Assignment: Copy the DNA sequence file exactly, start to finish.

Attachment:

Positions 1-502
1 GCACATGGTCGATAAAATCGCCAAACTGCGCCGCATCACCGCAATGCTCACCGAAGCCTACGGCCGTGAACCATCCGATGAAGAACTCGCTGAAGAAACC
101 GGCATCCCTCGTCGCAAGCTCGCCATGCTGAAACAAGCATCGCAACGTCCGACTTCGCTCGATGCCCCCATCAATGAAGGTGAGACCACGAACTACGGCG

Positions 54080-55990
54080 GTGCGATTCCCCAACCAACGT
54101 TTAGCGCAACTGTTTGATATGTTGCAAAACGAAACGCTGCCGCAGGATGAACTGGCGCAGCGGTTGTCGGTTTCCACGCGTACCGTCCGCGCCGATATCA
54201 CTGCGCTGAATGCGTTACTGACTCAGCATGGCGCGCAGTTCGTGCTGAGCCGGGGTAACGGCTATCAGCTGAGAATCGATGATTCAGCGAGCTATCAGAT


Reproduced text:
Positions 1-502
1 GCACATGGTCGATAAAATCGCCAAACTGCGCCGCATCACCGCAATGCTCACCGAAGCCTACGGCCGTGAACCATCCGATGAAGAACTCGCTGAAGAAACC
101 GGCATCCCTCGTCGCAAGCTCGCCATGCTGAAACAAGCATCGCAACGTCCGACTTCGCTCGATGCCCCCATCAATGAAGGTGAGACCACGAACTACGGCG

Positions 54080-55990
54080 GTGCGATTCCCCAACCAACGT
54101 TTAGCGCAACTGTTTGATATGTTGCAAAACGAAACGCTGCCGCAGGATGAACTGGCGCAGCGGTTGTCGGTTTCCACGCGTACCGTCCGCGCCGATATCA
54201 CTGCGCTGAATGCGTTACTGACTCAGCATGGCGCGCAGTTCGTGCTGAGCCGGGGTAACGGCTATCAGCTGAGAATCGATGATTCAGCGAGCTATCAGAT